The White House said Thursday that it had no role in the IG's decision to open the probe.
 
“Decisions that are made by inspectors general across the administration are independent," White House spokesman Josh Earnest told reporters. “Hopefully they will follow the evidence where it leads.” 
 
Comey in a statement reported by MSNBC said he welcomed the probe. 
 
"I am grateful to the Department of Justice's IG for taking on this review," he said. "He is professional and independent and the FBI will cooperate fully with him and his office. I hope very much he is able to share his conclusions and observations with the public because everyone will benefit from thoughtful evaluation and transparency regarding this matter."
 
Critics hammered Comey’s vague November letter for igniting a firestorm of speculation that the new emails contained a “smoking gun” without providing any substantive information for voters to judge.

“Today's disclosure might be worst abuse yet. DOJ goes out of its way to avoid publicly discussing investigations close to election," former Department of Justice spokesman Matthew Miller said on Twitter at the time. “This might be totally benign & not even involve Clinton. But no way for press or voters to know that. Easy for opponent to make hay over.”

Comey had already drawn fire for his July 5 news conference announcing the bureau’s conclusion in the case — also a subject of the IG probe — that Clinton had been “extremely careless” with classified material.

It’s unclear how much of an effect the last-minute news had at the ballot box, but Clinton supporters have suggested it contributed to Trump’s narrow win in several battleground states despite Clinton’s lead in the popular vote.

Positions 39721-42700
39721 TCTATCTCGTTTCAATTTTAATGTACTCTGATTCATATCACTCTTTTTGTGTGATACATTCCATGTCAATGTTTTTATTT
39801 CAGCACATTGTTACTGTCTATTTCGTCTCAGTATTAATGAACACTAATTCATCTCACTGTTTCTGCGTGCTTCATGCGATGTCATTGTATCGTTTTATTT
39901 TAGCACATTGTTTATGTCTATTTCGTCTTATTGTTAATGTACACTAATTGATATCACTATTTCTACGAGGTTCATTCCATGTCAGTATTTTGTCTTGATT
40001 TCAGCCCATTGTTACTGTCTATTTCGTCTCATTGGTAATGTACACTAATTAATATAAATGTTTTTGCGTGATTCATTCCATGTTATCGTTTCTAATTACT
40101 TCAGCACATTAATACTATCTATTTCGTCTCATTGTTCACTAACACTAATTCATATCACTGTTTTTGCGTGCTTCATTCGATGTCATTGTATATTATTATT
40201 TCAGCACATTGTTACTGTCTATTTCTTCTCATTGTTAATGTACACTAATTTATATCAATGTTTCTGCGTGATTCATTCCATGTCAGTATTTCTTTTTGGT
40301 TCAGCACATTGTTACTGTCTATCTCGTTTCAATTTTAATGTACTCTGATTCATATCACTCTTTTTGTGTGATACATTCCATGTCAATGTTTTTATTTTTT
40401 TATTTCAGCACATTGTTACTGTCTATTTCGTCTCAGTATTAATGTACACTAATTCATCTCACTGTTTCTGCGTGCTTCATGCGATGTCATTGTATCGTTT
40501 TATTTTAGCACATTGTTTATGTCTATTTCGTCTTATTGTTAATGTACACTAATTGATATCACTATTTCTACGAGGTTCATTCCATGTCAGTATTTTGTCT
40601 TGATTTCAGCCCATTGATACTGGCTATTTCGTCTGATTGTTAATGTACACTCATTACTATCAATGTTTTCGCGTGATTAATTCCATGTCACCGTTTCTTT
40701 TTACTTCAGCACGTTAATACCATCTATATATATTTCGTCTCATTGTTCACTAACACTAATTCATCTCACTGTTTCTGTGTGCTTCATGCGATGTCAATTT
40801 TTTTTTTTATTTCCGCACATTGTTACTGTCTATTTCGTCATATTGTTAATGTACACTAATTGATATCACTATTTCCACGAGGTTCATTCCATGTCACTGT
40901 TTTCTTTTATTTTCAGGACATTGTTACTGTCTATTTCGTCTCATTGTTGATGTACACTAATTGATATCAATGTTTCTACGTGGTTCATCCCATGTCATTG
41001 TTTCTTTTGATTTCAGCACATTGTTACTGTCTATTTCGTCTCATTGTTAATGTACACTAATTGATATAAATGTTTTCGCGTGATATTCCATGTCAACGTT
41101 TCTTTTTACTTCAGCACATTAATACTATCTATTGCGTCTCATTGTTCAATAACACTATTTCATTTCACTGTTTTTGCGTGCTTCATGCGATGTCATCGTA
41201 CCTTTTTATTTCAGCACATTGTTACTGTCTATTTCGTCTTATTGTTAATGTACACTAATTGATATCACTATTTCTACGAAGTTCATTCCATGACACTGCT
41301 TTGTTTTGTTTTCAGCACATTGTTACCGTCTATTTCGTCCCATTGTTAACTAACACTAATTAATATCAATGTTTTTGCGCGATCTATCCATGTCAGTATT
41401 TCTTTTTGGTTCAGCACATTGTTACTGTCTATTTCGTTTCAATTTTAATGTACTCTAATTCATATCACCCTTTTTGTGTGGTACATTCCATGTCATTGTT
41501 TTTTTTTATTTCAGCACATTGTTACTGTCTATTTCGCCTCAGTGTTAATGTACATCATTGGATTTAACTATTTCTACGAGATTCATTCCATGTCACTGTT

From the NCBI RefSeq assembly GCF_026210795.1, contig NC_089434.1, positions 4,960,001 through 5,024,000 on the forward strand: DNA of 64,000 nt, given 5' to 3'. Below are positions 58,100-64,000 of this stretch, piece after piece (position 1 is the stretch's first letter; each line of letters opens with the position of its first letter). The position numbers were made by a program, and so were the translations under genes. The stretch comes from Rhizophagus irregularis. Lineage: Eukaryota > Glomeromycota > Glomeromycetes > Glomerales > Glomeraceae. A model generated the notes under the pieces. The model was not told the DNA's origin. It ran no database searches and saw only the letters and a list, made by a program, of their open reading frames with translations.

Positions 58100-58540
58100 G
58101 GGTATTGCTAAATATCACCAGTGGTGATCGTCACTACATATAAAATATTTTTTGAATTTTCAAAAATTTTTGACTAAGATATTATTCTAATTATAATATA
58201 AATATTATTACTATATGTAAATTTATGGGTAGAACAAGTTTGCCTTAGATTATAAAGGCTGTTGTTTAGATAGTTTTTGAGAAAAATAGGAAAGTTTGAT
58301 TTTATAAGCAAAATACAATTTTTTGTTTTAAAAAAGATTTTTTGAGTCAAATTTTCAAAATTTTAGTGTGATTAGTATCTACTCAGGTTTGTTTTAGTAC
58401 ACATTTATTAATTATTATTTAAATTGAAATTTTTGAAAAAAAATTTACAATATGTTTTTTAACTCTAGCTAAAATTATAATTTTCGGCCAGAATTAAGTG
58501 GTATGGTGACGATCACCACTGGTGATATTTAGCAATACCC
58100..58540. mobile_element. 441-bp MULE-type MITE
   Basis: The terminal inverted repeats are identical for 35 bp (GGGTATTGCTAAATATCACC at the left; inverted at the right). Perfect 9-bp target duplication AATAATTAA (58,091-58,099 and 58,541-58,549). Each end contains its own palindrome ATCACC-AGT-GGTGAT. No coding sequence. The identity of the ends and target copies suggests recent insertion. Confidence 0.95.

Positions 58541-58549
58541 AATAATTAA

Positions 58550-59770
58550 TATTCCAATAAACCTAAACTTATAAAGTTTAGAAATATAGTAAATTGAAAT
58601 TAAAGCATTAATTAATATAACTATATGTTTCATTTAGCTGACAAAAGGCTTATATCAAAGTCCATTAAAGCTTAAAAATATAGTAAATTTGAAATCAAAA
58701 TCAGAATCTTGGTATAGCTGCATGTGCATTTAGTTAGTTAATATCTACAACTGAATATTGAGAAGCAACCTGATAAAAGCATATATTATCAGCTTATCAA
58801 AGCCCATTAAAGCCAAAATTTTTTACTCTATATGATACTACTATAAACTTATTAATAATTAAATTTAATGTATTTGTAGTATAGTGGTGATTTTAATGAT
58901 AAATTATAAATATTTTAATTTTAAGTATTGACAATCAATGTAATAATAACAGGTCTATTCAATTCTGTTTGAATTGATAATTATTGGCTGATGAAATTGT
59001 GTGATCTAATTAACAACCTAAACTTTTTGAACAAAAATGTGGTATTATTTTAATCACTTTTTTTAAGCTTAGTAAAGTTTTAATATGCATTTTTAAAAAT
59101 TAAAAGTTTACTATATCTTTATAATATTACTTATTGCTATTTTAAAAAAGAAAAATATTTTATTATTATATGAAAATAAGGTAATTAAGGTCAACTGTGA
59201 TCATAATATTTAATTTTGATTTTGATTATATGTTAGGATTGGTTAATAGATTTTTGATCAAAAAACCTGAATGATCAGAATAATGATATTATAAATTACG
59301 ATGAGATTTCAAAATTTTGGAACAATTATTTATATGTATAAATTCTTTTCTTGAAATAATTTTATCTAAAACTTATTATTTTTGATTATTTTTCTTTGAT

Comey himself was aware of the risks associated with the late October missive. In an internal memo to FBI employees, he acknowledged that “there is significant risk of being misunderstood.”

"We don't ordinarily tell Congress about ongoing investigations, but here I feel an obligation to do so given that I testified repeatedly in recent months that our investigation was completed," Comey wrote. "I also think it would be misleading to the American people were we not to supplement the record.”

Comey has a reputation as an independent and principled lawman, which some critics say has led him to operate outside of important institutional norms.

Others say Comey had no choice but to inform Congress of the existence of the emails. When he chose to go public with the details of the investigation’s findings over the summer, he pinned himself in a corner when the bureau realized it might have more work to do.

But throughout, Comey has been strident in his defense of the probe.

“You can call us wrong, but don’t call us weasels. We are not weasels,” Comey said during a House Judiciary Committee hearing during which Republicans suggested he had caved to political pressure from above.

“We are honest people and ... whether or not you agree with the result, this was done the way you want it to be done.”